Manned-unmanned teaming technologies being assessed in a weeks-long experiment are receiving mostly positive reviews from Army officials and non-commissioned officers.

The Next Generation Combat Vehicle Cross-Functional Team and Combat Capabilities Development Command’s Ground Vehicle Systems Center are conducting soldier operational experiments at Ft. Carson, Colorado, from June 15 through August 14. The goal is to observe, collect and analyze feedback from soldiers to assess the feasibility of integrating unmanned vehicles into ground combat formations.

July 30, 2020
By George I. Seffers
The Army’s CCDC C5ISR Center uses field experimentation, such as the annual Network Modernization Experiment, to evaluate the maturity of DOD and industry technologies early in the research and development cycle and in a relevant, threat-based environment. Credit: U.S. Army

During the Army’s Network Modernization Experiment 2020 that kicked off last week, researchers are attacking fledgling systems with electronic warfare capabilities that near-peer adversaries are not expected to possess for years to come, officials say.

July 13, 2020
By George I. Seffers
The Intelligence Advanced Research Projects Activity is evaluating two of its research programs to see if they may offer solutions for the ongoing pandemic. Credit: Corona Borealis Studio/Shutterstock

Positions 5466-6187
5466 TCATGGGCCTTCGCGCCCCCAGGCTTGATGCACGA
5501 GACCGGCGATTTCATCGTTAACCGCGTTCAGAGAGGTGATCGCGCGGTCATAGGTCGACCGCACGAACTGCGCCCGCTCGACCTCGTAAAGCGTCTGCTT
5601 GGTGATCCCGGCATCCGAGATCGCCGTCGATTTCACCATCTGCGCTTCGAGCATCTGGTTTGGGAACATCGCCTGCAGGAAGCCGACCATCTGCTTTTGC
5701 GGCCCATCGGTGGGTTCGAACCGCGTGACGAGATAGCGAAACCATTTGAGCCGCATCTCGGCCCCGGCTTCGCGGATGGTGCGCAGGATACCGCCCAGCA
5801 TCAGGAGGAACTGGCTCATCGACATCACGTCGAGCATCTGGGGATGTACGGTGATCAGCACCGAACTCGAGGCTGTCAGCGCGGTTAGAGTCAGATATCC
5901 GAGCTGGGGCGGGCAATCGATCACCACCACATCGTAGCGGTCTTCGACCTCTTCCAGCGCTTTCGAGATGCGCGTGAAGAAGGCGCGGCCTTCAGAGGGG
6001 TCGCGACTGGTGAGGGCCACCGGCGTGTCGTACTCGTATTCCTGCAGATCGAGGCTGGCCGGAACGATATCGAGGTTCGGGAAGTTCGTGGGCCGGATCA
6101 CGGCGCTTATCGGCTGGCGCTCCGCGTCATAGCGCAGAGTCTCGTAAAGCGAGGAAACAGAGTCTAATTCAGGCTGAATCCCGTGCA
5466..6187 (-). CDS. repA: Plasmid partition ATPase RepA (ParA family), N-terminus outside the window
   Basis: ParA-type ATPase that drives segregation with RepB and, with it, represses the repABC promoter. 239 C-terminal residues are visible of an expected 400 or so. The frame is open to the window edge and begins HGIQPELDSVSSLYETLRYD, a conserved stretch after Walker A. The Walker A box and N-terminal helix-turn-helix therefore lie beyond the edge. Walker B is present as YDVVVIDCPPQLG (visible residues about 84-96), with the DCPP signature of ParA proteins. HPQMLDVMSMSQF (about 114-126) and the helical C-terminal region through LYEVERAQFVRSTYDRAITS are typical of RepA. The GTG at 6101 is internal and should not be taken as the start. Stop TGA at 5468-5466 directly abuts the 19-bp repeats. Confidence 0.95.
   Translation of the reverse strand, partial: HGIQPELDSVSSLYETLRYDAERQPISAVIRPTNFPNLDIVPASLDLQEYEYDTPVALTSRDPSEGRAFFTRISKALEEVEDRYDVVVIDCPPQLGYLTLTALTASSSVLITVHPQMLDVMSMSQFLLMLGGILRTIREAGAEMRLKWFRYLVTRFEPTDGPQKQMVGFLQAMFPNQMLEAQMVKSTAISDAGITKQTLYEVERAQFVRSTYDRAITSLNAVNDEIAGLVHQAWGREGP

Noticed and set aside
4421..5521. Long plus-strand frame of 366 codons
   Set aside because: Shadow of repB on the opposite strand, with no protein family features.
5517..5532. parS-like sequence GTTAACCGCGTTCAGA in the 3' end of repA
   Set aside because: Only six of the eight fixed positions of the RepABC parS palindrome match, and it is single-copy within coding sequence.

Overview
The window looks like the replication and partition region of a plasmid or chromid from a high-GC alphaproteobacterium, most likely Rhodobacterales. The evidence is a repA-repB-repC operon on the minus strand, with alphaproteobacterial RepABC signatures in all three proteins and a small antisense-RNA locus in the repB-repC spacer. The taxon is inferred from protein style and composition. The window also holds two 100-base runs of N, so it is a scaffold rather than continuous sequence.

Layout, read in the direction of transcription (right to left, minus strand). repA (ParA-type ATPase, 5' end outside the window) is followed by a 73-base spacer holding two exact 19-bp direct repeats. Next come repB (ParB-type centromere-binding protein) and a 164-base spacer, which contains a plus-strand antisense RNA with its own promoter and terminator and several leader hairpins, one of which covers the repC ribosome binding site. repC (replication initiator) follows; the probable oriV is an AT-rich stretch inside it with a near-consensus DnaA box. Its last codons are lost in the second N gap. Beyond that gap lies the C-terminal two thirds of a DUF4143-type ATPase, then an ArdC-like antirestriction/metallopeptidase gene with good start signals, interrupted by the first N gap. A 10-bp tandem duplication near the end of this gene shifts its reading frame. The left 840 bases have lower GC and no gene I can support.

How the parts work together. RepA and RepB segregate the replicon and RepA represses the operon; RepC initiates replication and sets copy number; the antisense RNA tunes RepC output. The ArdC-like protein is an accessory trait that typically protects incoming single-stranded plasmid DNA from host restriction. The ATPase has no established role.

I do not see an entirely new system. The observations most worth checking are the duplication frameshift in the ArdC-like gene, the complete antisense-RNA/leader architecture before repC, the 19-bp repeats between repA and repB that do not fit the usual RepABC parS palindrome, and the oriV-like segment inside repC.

Two research programs at the Intelligence Advanced Research Projects Agency, commonly known as IARPA, are now undergoing evaluation to see if they may provide solutions to help counter the growing COVID-19 pandemic, IARPA director Catherine Marsh tells SIGNAL Magazine.

July 1, 2020
By George I. Seffers
The NETCOM Network Enterprise Center provided extended information technology support to many of the units deploying in support of Joint Task Force-Civil Support during the COVID-19 pandemic. U.S. Army Cyber Command has now delegated to NETCOM some its authorities for protecting Army portions of the Department of Defense Information Network. U.S. Army photo by Spc. Chafelmer Kroll

The U.S. Army Cyber Command is transferring some of its cyber defense responsibilities for the service’s networks to the Army Network Enterprise Technology Command, commonly known as NETCOM. The change, which officially took effect on June 1, transfers authority for the Army’s worldwide regional cyber centers to NETCOM, allows Cyber Command to increase its focus on electronic warfare and information operations and provides one primary point of contact for warfighters in need of network support.